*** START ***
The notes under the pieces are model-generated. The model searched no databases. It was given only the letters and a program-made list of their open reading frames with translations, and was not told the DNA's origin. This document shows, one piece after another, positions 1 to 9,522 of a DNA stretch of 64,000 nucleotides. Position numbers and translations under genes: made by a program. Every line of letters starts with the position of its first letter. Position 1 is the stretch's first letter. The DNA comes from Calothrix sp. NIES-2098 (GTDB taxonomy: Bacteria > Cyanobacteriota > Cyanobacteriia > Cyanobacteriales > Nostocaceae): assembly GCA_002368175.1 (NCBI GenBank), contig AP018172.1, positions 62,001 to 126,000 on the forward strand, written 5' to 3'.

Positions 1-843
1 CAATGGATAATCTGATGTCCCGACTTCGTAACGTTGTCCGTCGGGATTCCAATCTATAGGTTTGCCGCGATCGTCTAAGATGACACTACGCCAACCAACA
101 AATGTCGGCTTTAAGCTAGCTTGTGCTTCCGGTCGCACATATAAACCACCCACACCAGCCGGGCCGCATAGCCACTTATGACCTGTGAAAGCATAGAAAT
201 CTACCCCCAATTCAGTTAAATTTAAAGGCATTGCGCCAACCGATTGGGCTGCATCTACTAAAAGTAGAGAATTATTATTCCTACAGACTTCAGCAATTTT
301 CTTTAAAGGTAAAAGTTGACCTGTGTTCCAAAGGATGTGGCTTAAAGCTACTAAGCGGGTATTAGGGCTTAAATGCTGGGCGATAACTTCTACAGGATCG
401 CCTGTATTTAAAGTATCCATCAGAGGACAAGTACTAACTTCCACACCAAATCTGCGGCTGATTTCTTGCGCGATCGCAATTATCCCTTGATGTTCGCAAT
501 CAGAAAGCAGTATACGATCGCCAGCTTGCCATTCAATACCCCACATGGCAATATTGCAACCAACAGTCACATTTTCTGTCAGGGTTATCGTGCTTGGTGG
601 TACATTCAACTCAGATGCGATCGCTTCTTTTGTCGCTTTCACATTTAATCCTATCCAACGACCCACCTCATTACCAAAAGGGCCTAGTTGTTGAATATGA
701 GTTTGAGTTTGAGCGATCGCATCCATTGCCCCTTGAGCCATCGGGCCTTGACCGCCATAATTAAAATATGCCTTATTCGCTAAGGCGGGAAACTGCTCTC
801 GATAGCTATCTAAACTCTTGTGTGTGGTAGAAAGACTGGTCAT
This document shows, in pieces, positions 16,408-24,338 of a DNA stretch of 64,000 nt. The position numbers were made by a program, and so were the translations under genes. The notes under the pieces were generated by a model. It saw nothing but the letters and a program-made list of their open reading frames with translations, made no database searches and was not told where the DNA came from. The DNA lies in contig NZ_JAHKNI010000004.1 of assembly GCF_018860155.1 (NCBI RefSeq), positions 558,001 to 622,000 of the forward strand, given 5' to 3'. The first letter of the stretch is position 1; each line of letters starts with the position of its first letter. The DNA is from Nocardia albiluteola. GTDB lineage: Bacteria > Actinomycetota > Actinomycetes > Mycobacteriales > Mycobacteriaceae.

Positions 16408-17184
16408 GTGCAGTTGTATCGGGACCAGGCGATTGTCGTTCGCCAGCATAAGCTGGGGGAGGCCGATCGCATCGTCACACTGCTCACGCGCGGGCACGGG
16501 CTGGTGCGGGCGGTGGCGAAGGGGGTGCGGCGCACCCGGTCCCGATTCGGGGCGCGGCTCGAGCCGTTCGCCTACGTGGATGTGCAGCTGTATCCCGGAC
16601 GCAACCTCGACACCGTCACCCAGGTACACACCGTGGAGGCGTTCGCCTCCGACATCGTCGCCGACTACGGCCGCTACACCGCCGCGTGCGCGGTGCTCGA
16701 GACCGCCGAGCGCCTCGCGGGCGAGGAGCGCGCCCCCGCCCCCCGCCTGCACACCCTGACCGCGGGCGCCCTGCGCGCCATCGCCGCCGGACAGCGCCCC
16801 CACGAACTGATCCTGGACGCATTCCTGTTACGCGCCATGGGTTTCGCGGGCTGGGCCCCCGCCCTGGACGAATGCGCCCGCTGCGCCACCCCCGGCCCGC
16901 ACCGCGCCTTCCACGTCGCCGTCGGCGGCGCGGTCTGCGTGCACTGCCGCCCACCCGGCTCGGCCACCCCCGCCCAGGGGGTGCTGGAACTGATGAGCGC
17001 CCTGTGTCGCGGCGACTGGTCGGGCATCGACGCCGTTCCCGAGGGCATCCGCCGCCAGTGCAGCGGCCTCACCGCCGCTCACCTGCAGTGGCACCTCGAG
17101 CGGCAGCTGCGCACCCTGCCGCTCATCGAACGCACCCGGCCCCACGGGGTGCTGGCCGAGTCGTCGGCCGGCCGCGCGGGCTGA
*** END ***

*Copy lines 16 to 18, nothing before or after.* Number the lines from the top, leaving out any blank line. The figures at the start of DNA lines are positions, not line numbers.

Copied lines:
16601 GCAACCTCGACACCGTCACCCAGGTACACACCGTGGAGGCGTTCGCCTCCGACATCGTCGCCGACTACGGCCGCTACACCGCCGCGTGCGCGGTGCTCGA
16701 GACCGCCGAGCGCCTCGCGGGCGAGGAGCGCGCCCCCGCCCCCCGCCTGCACACCCTGACCGCGGGCGCCCTGCGCGCCATCGCCGCCGGACAGCGCCCC
16801 CACGAACTGATCCTGGACGCATTCCTGTTACGCGCCATGGGTTTCGCGGGCTGGGCCCCCGCCCTGGACGAATGCGCCCGCTGCGCCACCCCCGGCCCGC